Could You Give Me Those Sales Reports On Posterboard?

Educators beware. I am officially in rant mode.

Why, for the sweet love of Minnie Pearl, do 3rd and 4th grade teachers insist that so much of their homework be turned in as artsy or crafty projects? WWWHHHHYYYYY????????

I complain about homework a lot, I know. Today, it occurred to me that we could reclaim about 70% of our homework time if the teachers would just ask for good, old-fashioned written reports. I KNOW that Trillian is not learning anything additional by doing her book report as a shadowbox. Why the heck is non-artistic Zaphod doing so much drawing on his science reports? If the intention was to make learning a particular subject more fun, they are NOT succeeding. Zaphod and his mother are such perfectionists that it feels like the house is going to explode every time there’s a “craft” assignment.

Can’t we sign an opt-out clause? Both of my children are well read, good vocabulary, fine grammar skill students. They have both told me they’d much rather write or type a more formal report than glue popsicle sticks together, or paste felt letters on foam board. Not only do they have a sadistic math teacher (that’s for another time), but we spend so much time drawing and gluing that we hardly have time for anything else. Most days, my kids start their homework as soon as we get home (about 3:30) and, at least as far a Zaphod is concerned, homework lasts till 6, then a break for dinner, then another hour. Zaphod generally has about 30 minutes a day to just be a kid. Trillian a little more, but even then, it’s bad enough.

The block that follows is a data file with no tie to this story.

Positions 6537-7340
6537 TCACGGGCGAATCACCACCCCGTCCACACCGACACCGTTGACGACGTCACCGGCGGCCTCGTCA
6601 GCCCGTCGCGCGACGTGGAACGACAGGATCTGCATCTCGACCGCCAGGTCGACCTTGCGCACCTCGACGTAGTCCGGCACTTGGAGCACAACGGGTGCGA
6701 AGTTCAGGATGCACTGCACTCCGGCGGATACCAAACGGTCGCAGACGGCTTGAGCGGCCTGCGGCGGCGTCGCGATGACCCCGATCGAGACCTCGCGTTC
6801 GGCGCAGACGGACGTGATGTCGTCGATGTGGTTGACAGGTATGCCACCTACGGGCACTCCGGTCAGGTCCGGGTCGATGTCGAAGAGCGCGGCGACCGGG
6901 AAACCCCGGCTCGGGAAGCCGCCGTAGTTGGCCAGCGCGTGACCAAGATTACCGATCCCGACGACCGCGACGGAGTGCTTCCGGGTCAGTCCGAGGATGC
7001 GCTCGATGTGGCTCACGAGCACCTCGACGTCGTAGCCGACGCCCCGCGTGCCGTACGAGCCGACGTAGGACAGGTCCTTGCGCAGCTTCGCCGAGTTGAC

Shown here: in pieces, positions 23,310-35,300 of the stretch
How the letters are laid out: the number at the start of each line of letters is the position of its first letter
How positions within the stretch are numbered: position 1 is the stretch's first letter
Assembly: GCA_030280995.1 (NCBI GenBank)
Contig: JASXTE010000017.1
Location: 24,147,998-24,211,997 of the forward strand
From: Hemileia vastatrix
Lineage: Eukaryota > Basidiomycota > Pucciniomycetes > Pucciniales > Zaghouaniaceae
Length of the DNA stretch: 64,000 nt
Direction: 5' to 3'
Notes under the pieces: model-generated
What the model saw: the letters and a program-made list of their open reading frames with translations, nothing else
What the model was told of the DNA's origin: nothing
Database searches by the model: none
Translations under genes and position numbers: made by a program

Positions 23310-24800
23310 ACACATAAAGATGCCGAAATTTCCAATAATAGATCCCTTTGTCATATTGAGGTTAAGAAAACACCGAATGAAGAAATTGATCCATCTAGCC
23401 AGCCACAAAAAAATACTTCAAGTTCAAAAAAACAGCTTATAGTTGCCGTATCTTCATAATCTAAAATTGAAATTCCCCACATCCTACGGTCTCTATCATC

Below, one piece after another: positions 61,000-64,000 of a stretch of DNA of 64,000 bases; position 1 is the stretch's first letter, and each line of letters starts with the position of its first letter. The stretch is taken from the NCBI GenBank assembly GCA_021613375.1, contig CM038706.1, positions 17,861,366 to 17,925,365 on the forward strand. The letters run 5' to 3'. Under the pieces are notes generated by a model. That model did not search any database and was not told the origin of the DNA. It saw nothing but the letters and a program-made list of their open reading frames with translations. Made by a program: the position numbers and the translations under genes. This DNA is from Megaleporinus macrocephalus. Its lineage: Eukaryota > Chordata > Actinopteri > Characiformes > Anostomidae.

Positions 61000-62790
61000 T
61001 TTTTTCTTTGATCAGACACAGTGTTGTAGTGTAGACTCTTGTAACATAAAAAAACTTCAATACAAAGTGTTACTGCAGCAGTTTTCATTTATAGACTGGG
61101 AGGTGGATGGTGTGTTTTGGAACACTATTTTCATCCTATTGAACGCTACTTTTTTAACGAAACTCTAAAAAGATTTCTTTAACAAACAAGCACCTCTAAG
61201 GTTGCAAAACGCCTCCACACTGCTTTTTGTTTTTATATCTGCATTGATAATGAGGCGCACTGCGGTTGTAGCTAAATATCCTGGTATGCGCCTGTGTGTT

What if we adults had to turn in assignments at our jobs as craft assignments? PowerPoint is bad enough.

OK, I feel better now. Rant over.


2 Responses to “Could You Give Me Those Sales Reports On Posterboard?”

  1. KC Says:

    It’s the “teaching trend”,and I’ve learned so much about it from my Kindergarten Teacher Sister that it makes me never want to have kids. Many of the people who went into teaching this generation are the artsy-craftsy type. They went into teaching not because they loved the subject at hand but because they simply adore making macaroni windmills, snowmen out of cheerios, etc.

    The current view of education is that time-tested methods such as drilling and writing essays are “old-fashioned” and don’t engage the child in “Play–The Business Of Being A Child.”

    So they’ve decided to make “Play–The Business Of Being A Child” into the learning process in general. Ironically, this new curriculum involves giving children so much busywork that they have no real time to “play.”

    But I’ll also let you in on a dirty little secret. It’s easier to grade 30 drawings of a ladybug than it is to grade 30 essays on the biology of said ladybug. So more work for kids and mom and dad means less work for Teacher.

  2. Paul Chenoweth Says:

    Good rant. There is a place for expression beyond the written word into other forms, even three-D forms. A heavy diet of it is just as bad as too much report writing…t assumes that every child learns the same way and that simply isn’t so.

    It is teacher conference time if your children are spending that much time on homework (IMHO).

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